EDC Predicts Developer Population Boom

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According to research firm Evans Data Corp. (EDC), the projected global developer population will be more than 17 million by 2009, and it is projecting a 46 percent growth between 2005 and 2009. If you want to find out what’s behind this boom, look east, said John Andrews, EDC president.


“Next year, APAC (Asia-Pacific) will become the dominant (developer) region,” Andrews said. “By 2009, it will capture about 40 percent-plus of the world’s developer population. By contrast, North America in 2009 will only comprise about 20 percent of the global developer population. We’ll really start to see some seismic shifts.”


This is not to say that the developer community in North America and Europe will be overwhelmed or fade to black — developers in the APAC region will face the issue of quality of outputs, but Andrews thinks they’re up to the challenge.


“I think there’s a maturity that will take place in those emerging markets,” he said. “For instance, there are pockets within Eastern Europe and Russia that have tremendous expertise in development. There are other countries such as China and India that fall a little bit short, but they’re being pulled in a lot of different directions because of the demands caused by population growth. I think by 2009, APAC will be on par with the rest of the world.”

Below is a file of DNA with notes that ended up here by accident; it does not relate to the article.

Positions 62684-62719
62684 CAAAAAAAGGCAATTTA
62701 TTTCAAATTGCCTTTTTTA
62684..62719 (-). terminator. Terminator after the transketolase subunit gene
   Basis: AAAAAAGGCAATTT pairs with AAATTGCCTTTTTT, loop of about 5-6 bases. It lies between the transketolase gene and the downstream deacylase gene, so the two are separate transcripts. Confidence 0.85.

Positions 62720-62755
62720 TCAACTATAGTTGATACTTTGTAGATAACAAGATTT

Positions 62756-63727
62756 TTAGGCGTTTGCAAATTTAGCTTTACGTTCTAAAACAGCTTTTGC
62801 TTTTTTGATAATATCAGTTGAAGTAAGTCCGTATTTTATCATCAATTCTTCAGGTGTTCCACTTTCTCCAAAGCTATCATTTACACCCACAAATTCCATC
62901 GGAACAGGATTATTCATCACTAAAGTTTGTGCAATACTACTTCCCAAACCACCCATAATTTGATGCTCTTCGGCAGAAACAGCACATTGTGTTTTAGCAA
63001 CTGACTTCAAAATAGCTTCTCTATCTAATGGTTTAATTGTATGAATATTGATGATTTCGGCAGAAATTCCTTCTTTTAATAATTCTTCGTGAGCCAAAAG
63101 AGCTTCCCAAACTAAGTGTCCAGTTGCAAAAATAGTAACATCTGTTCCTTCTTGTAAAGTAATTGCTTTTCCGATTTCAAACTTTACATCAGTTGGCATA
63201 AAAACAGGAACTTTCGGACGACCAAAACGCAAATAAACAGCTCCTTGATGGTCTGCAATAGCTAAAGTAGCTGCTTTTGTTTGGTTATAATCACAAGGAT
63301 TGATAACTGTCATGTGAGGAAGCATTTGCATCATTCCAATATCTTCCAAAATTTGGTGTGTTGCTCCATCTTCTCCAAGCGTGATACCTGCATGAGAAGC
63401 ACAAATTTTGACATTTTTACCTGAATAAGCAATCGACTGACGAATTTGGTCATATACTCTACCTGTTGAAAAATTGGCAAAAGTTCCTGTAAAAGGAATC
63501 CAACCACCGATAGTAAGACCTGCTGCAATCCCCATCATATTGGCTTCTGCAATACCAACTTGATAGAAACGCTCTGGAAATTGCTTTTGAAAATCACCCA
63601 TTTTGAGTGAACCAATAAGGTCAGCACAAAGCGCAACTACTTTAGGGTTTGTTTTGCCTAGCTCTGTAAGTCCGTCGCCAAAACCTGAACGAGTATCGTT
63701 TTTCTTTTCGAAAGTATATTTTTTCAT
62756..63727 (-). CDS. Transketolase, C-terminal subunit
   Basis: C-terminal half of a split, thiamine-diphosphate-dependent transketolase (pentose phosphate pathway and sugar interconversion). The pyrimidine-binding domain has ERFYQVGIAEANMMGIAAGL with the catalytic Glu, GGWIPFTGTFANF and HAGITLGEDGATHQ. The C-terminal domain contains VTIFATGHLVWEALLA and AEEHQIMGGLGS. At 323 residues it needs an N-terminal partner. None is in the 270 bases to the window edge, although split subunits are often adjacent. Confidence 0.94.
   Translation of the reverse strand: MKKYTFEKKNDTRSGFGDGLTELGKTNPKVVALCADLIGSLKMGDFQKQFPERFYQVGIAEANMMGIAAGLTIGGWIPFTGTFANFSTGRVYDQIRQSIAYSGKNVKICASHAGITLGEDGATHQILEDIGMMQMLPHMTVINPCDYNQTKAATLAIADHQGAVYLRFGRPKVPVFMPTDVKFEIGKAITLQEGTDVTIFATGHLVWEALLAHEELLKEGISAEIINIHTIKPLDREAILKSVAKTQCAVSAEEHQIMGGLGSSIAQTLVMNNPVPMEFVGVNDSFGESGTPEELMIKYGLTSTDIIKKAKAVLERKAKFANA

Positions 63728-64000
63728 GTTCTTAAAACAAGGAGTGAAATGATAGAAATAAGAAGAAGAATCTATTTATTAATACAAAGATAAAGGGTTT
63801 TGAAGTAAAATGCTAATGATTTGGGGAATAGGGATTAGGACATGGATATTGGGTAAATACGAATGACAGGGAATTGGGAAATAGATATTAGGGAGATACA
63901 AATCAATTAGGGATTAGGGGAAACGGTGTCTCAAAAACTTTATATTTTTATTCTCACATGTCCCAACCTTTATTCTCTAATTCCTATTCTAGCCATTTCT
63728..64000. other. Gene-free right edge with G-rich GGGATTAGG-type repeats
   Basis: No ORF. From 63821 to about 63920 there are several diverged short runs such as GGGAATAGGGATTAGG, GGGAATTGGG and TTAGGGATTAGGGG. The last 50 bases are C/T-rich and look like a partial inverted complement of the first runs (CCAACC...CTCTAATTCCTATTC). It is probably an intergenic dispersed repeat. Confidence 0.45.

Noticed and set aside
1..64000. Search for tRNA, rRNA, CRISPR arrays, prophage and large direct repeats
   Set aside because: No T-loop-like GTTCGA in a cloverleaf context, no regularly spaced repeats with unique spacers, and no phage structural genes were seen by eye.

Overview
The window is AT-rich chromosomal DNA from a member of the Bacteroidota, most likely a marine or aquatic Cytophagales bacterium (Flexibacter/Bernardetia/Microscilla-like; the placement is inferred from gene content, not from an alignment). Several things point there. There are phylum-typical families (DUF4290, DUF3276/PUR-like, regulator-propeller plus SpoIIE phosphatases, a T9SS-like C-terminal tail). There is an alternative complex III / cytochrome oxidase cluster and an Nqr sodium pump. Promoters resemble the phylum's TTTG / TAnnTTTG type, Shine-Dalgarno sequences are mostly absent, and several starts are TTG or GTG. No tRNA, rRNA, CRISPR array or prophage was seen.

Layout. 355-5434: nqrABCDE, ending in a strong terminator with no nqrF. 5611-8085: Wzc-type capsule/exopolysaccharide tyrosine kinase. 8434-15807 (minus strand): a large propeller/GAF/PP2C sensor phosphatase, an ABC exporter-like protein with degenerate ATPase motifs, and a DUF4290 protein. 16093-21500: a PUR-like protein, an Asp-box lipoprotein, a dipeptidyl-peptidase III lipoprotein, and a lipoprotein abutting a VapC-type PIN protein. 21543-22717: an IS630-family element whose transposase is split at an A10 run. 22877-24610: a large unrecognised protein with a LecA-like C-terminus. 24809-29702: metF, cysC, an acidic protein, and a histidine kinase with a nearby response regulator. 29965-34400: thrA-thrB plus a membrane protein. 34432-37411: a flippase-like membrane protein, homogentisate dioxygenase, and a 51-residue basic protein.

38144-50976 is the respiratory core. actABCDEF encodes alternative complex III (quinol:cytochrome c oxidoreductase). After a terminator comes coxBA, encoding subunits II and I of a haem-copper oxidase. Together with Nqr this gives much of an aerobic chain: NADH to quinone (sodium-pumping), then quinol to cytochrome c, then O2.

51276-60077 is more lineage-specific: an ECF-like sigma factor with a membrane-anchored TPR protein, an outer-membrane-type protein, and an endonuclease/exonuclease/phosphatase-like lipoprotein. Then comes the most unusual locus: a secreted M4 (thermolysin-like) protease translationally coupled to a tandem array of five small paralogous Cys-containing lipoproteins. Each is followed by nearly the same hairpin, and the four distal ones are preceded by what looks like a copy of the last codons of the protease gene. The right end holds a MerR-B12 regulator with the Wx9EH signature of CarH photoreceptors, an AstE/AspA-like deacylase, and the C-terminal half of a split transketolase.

The United States will remain the leader in terms of the number of developers in a single country, but year-over-year growth will stay in low single-digit percentages.


“The United States is the No. 1 country in terms of developer population,” Andrews said. “In this prediction, it stays that way, even though the growth is much less. But the countries that will really drive the global developer population are India, Russia and China.”


What’s more, the developer population in the APAC region will be much younger than that in North America. “Their average age is about 10 years higher than APAC developers,” Andrews said. “Wherever there’s high growth in places like APAC, we’re going to have a lot more junior developers.”


Still, because of industry trends, it’s a good time to be a developer no matter where you are.


“We see that the developer community in general is being embraced more and more by anyone who is producing products and applications,” Andrews said. “A good example is in the telecom industry, where you see the convergence of telecommunications and applications or services. That’s a sector where the developer ecosystem is playing a huge role in the evolution and deployment of new products and services vis-a-vis the network.”

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